But there was someone who thought Bryant deserved to repeat as the NL MVP. Yes, Bryant earned a first-place vote — as did everyone else mentioned besides Rendon, for that matter — causing a bit of a social-media stir considering the Cubs third baseman, despite his great season, perhaps wasn't as standout a candidate as some of the other guys who finished higher in the voting.

So the person who cast that first-place vote for Bryant, MLB.com's Mark Bowman, wrote up why he felt Bryant deserved to hoist the Kenesaw Mountain Landis Memorial Baseball Award for the second straight year.

"In the end, I chose Bryant because I believe he made the greatest impact, as his second-half production fueled the successful turnaround the Cubs experienced after the All-Star break," Bowman wrote.

"Though I don't believe the MVP must come from a playoff contender, in an attempt to differentiate the value provided by each of these three players (Bryant, Votto and Stanton), I chose to reward the impact made by Bryant, who produced the NL's fourth-best OPS (.968) after the All-Star break, when the Cubs distanced themselves from a sub-.500 record and produced an NL-best 49 wins."

It's easy for Cubs fans and observers to follow that logic, as the Cubs took off after the All-Star break following a disappointing first half. As good as Bryant was all season long, his second-half numbers, as Bowman pointed out, were especially great. He hit .325 with a .421 on-base percentage and a .548 slugging percentage over his final 69 games of the regular season, hitting 11 home runs, knocking out 21 doubles and driving in 35 runs during that span.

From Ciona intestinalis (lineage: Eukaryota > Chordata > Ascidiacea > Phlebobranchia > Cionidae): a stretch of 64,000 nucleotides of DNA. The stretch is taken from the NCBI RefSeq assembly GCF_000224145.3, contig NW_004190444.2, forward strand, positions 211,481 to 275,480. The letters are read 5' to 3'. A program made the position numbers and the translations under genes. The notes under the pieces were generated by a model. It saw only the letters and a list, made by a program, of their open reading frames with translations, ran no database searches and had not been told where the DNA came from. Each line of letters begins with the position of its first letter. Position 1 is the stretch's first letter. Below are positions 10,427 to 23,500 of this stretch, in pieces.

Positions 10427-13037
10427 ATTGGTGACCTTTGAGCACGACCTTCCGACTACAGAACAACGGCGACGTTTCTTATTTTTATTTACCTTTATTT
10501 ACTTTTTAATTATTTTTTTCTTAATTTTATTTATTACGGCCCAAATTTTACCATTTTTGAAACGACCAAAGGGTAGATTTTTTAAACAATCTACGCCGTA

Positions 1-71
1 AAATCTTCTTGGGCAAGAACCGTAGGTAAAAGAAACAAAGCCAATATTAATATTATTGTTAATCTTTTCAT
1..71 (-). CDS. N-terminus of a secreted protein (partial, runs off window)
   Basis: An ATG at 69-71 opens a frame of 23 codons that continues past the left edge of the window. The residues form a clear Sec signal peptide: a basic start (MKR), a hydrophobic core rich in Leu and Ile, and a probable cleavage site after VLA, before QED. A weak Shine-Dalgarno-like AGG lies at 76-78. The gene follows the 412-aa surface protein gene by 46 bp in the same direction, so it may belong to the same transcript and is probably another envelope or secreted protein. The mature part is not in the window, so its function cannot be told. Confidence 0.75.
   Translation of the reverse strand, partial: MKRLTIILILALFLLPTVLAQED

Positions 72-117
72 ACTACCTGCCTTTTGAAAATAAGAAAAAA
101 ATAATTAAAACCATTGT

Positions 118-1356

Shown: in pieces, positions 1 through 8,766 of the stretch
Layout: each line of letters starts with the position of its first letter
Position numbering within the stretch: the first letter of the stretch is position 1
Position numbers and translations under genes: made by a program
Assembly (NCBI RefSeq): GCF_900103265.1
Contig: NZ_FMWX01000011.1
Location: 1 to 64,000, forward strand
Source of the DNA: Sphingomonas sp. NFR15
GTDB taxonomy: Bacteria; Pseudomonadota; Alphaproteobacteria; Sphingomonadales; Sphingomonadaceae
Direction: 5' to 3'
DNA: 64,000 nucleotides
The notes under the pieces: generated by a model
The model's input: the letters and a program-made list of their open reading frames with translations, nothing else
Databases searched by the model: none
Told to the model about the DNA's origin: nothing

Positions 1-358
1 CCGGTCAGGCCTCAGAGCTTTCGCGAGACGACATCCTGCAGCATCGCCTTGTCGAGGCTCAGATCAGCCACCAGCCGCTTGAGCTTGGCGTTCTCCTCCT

Perhaps the craziest thing about this year's MVP race and Bryant's place in it is that Bryant was just as good if not better than he was in 2016, when he was almost unanimously named the NL MVP. After slashing .292/.385/.554 with 39 homers, 102 RBIs, 35 doubles, 75 walks and 154 strikeouts in 2016, Bryant slashed .295/.409/.537 with 29 homers, 73 RBIs, 38 doubles, 95 walks and 128 strikeouts in 2017.

Of course, the competition was much steeper this time around. But Bryant was given the MVP award in 2016 playing for a 103-win Cubs team that was bursting with offensive firepower, getting great seasons from Anthony Rizzo (who finished third in 2016 NL MVP voting), as well as Dexter Fowler and Ben Zobrist. While the Cubs actually scored more runs this season and undoubtedly turned it on after the All-Star break on a team-wide basis, Bryant was far and away the best hitter on the team in 2017, with many other guys throughout the lineup having notably down years and/or experiencing down stretches throughout the season. Hence, making Bryant more, say it with me, valuable.

So Bowman's argument about Bryant's impact on the Cubs — a team that still scored 822 runs, won 92 games and advanced to the National League Championship Series — is a decently convincing one.

Check out Bowman's full explanation, which dives into some of Bryant's advanced stats.

HandiKapping presented by Xpressbet

HandiKapping presented by Xpressbet

In the latest edition of HandiKapping presented by Xpressbet, NBC Sports Chicago's David Kaplan makes his picks for the weekend.

Kap made his picks with the help of Eddie Olczyk this week.